The famous Scientific American magazine long ago published an article in which it claimed that the most aggressive mammal in the world was not the tiger, the lion or who knows what other predator, but the honey badger.
Even the Guinness Book of Records has attributed the primacy of the world's most fearless animal to the honey badger while National Geographic defines it as the worst animal in the world.
The bad reputation of the honey badger is more than justified, it has a bold and tough attitude, it is the true bully of the African savannah.
The honey badger has a height ranging from 23 cm to 28 cm, a length from 55 cm to 77 cm and a weight of less than 16 kg, but, despite its small size, it has great strength, has a very strong jaw, sharp teeth, very long claws and a defense system similar to that of the skunk, that allows it to emit terrible stink secretions.
The honey badger, or ratel, whose scientific name is Mellivora capensis, is part of the Mustelidae family, this family also includes otters, weasels and wolverines, a group of animals all rather aggressive.
This innate aggressiveness means that the honey badger does not fear practically anything, numerous videos and different evidences by the rangers of the national parks and reserves demonstrate how the honey badger manages to stand up to the comparison with a pack of lions or with buffaloes or others more powerful and larger animals up to 10 times its size.
The honey badger has a very thick and hard skin, covered with thick fur, a sort of armor that protects it even from the bites of lions that have difficulties to tear its skin.
In addition, the honey badger literally manages to turn inside its skin; in fact, in addition to being thick, the ratel's skin is almost separated from its body and allows the animal, if caught by a predator that holds it by the skin, to turn inside it and to go on the counterattack, biting and scratching the assailant's face.
In reality, the honey badger is led to avoid potentially dangerous clashes, but often it happens that it runs into other animals because it is suddenly surprised while digging for food, moreover it often cannot hear in time the approach of a potential danger and poorly developed eyesight does not help; in all these cases the confrontation is inevitable and the honey badger attacks relentlessly growling and never backing off.
The incredible immune system of the honey badger also makes it immune to the venom of snakes and other reptiles, even the deadly poison of the King Cobra and the blowing viper or Puff Adder have little effect on the badger, that usually only accuses a temporary stun, after which it will continue the hunt for reptiles until it has killed them and then eat them.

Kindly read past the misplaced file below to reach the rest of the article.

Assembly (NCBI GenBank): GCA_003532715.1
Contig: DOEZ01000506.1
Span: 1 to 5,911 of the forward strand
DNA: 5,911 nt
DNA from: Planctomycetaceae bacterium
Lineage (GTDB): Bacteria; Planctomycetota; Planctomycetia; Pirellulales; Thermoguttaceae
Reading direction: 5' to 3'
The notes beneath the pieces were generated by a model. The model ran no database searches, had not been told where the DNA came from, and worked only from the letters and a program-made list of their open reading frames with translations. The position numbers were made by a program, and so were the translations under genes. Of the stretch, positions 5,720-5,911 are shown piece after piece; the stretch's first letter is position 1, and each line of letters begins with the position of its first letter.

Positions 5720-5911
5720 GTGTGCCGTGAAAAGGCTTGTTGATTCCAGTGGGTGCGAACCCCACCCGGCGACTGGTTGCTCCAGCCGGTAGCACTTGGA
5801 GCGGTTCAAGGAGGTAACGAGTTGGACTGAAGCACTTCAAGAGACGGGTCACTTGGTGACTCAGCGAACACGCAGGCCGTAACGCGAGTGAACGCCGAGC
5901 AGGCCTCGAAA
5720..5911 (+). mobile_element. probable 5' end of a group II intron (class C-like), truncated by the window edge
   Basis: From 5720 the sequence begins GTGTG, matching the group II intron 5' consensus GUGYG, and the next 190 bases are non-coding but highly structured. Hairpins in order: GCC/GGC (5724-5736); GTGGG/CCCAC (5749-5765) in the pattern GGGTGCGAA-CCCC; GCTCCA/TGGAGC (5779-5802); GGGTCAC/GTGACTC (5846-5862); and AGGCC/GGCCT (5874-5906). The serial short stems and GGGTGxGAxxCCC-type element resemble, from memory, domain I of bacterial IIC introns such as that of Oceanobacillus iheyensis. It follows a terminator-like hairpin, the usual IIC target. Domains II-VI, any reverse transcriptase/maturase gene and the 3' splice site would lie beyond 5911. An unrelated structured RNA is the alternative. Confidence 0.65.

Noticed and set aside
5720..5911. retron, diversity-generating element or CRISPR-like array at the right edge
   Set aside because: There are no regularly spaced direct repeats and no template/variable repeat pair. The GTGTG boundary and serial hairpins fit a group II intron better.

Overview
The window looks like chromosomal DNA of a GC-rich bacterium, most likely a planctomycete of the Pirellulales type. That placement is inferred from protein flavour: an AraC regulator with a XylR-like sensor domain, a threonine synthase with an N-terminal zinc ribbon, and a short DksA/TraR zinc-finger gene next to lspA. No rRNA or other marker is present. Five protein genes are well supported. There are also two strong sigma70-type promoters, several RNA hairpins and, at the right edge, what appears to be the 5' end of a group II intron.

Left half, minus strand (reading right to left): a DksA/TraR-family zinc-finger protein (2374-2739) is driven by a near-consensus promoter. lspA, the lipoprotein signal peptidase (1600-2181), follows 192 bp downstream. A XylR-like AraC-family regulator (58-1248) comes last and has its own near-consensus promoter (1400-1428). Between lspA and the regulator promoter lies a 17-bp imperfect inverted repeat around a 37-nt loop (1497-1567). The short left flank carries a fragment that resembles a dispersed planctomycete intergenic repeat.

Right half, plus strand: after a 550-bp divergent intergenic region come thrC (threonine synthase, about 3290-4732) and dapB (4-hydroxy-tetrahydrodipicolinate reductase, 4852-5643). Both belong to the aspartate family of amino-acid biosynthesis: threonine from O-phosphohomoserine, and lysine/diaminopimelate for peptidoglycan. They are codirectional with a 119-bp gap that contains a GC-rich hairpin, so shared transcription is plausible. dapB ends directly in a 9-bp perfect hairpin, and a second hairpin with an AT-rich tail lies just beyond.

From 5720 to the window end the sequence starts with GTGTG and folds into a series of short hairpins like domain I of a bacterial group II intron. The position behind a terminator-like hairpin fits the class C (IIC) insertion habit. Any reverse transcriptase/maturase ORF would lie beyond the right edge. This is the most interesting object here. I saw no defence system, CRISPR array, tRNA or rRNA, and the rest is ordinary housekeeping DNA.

The same defensive system also protects it from bee stings that defend their hive from attacks by the honey badger; this small mammal owes its name to the fact that it loves to eat honey and bee larvae.
To find the hives, the honey badger has developed a symbiotic relationship with the honey indicator, or honeyguide, a bird known for whistling the presence and position of wild hives.
The bird brings the honey badger to the tempting reward, when the ratel finds the hive it sacks it devouring the bees and extracting the honeycomb; when the badger finishes its feast, the bird eats the remaining bees, now dead, and the honeycomb pieces, thus obtaining the well-deserved reward.
It has not yet been ascertained whether the badger actually uses the suffocating secretions of its anal glands to stun and flee bees.
The honey badger is omnivorous and, in addition to honey and bees, eats practically everything: carrion, scorpions, snakes, birds, mice and even larger animals, such as antelopes and buffaloes; it also eats some flowers and fruits that, especially in arid areas, allow it to obtain liquids.
The honey badger hunts some prey in a rather bizarre and cruel way: thanks to its powerful jaw and sharp teeth it bites the scrotum of its victims, this part, very rich in blood vessels, once injured, causes a lot of blood loss to the animal that weakens to death.
In conclusion, the badgers can live practically anywhere, they are present in the Kalahari Desert in Namibia, Botswana and South Africa or in the Sahara, they live in the dense rain forests of the Democratic Republic of the Congo, in the savannahs of Zambia, Zimbabwe, Tanzania, Kenya, just to name a few; they have adapted to live in the Afro-Alpine steppes of Ethiopia, as well as at sea level even if they actually prefer the driest areas.